November 9, 2009
Japan Targets Solar Station In Space
Japan's space agency is serious when they say by 2030, they want to collect solar power in space and zap it down to Earth, using laser beams or microwaves.
Japan has been a long time leader in solar and other renewable energies. With few energy resources of its own, this year they set ambitious greenhouse gas reduction targets.
But Japan's undaunted plan to date is the Space Solar Power System, in which arrays of photovoltaic dishes several square miles in size would hover in geostationary orbit outside the Earth's atmosphere.
Researchers at Heavy Industries say, "Since solar power is a clean and inexhaustible energy source, we believe that this system will be able to help solve the problems of energy shortage and global warming. "The sun's rays abound in space."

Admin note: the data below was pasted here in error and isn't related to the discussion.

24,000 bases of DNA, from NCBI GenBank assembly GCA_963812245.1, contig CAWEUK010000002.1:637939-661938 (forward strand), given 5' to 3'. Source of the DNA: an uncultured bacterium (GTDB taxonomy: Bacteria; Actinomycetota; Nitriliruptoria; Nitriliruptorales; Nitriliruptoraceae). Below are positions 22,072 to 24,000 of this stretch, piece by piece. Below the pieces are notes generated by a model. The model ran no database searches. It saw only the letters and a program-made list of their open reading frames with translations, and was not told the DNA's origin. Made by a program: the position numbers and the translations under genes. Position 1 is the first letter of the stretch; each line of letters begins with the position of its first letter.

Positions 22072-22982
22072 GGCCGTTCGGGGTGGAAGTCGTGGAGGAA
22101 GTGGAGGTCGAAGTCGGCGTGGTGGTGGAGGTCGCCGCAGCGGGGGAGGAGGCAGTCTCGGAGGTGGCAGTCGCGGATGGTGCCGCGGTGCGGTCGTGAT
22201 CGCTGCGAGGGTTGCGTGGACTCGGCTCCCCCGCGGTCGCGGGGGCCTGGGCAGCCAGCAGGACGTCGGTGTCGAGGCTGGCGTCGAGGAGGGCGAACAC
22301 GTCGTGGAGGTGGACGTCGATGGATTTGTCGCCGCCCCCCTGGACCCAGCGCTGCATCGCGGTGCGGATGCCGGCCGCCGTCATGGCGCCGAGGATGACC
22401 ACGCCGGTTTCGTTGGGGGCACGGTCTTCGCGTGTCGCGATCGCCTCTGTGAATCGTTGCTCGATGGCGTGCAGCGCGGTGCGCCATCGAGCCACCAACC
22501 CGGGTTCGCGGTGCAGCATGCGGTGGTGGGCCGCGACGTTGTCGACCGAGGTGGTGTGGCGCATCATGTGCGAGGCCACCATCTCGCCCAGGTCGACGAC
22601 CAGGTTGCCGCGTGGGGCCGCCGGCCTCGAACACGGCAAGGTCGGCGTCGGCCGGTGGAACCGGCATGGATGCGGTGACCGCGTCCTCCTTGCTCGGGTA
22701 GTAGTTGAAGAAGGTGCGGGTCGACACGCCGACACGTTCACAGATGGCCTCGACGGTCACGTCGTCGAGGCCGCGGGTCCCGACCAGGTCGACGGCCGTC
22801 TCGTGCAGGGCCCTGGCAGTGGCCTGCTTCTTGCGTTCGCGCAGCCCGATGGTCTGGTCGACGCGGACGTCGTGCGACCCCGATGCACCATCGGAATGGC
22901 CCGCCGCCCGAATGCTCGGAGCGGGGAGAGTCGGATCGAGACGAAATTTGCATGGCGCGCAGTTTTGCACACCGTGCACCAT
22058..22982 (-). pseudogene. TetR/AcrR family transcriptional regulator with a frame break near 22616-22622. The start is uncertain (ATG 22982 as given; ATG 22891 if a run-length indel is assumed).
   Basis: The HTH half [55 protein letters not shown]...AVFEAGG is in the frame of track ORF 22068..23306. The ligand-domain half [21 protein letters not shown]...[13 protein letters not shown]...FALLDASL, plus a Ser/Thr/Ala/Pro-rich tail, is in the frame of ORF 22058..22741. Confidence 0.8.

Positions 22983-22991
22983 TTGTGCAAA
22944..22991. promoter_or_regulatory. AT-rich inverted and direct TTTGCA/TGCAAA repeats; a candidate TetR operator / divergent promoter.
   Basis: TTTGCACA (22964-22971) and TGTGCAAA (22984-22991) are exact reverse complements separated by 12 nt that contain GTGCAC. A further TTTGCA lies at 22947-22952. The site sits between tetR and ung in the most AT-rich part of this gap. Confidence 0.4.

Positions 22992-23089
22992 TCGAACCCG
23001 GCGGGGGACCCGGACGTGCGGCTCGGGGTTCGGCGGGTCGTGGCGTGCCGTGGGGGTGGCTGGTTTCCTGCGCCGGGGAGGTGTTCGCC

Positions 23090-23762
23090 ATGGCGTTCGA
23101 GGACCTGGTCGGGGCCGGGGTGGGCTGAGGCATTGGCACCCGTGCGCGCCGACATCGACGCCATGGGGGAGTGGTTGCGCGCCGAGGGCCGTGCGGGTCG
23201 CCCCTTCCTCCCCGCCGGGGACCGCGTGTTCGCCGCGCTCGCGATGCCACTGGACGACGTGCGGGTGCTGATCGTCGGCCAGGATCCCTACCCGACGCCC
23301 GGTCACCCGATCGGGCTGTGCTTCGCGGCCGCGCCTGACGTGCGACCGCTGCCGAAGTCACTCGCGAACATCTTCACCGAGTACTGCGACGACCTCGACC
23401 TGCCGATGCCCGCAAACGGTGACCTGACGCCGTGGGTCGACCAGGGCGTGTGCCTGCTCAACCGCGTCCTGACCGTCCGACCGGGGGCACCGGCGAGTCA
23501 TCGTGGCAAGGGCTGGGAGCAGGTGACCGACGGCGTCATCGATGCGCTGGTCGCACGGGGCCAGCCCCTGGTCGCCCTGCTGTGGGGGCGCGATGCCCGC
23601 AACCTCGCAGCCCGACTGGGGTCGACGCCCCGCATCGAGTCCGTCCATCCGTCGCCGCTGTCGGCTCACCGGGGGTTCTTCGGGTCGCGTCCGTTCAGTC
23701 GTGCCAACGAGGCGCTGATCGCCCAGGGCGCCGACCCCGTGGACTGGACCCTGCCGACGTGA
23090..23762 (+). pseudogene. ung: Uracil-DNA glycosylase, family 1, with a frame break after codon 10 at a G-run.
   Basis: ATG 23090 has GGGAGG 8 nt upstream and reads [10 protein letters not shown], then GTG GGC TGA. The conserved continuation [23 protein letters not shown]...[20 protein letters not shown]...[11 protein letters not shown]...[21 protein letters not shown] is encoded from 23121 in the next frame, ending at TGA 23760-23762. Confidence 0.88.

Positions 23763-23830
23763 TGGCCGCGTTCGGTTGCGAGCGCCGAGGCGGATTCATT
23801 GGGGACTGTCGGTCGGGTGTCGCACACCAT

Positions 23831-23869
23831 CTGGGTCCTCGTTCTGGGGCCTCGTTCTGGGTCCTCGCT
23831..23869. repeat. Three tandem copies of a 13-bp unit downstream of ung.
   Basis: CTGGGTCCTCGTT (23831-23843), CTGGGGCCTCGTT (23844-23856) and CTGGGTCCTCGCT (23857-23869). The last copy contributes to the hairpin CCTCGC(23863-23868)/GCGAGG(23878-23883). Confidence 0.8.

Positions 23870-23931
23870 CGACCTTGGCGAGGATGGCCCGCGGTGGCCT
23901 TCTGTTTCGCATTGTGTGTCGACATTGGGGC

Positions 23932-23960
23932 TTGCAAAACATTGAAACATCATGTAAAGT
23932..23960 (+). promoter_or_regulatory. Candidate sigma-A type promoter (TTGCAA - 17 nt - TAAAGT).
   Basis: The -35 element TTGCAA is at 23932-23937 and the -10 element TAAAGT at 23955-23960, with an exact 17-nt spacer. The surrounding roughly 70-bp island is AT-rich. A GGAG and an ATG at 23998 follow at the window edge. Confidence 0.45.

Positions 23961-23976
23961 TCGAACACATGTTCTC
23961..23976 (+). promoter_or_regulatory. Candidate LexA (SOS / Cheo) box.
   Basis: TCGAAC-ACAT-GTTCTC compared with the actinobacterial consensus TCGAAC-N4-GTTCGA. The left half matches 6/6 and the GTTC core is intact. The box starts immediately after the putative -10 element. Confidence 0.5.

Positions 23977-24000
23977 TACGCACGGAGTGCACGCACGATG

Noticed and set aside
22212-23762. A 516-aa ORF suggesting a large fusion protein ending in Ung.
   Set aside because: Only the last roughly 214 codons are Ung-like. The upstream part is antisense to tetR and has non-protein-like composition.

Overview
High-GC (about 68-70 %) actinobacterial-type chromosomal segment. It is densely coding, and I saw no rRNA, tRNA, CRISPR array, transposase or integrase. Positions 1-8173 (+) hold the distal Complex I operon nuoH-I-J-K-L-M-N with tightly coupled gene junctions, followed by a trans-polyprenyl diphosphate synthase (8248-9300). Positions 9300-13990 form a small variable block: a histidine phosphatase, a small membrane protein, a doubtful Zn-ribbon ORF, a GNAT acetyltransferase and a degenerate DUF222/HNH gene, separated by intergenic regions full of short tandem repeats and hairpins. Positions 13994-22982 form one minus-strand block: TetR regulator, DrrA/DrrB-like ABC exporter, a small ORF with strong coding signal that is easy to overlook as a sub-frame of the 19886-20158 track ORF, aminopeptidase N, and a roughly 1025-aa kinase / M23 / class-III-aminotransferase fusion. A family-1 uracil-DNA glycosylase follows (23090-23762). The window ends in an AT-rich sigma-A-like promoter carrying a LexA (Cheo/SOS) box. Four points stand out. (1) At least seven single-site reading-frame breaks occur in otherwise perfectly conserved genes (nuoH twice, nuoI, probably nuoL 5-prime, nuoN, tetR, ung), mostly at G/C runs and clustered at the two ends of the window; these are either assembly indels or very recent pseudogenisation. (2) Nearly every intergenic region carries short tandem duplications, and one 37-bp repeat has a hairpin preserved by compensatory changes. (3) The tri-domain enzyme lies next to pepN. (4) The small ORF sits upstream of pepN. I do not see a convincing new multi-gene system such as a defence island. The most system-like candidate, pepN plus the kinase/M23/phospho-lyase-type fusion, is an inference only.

The solar cells would capture the solar energy, which is at least five times stronger in space than on Earth, and beam it down to the ground through clusters of lasers or microwaves.
Gigantic parabolic antennae located at sea or dam reservoirs will collect the energy from the solar cells.
The researchers are looking at a one gigawatt system, that would produce electricity at eight cents per kilowatt/hour which is six times cheaper than its current cost.
Transporting the components to space however is the challenge, but Japan has been working on the project since 1998 with over 130 researchers.
The project has outlined several steps that would need to be done before a full-blown launch in 2030.
According to a 2004 study by JAXA, the words 'laser' and 'microwave' caused the most concern among the 1,000 people questioned.
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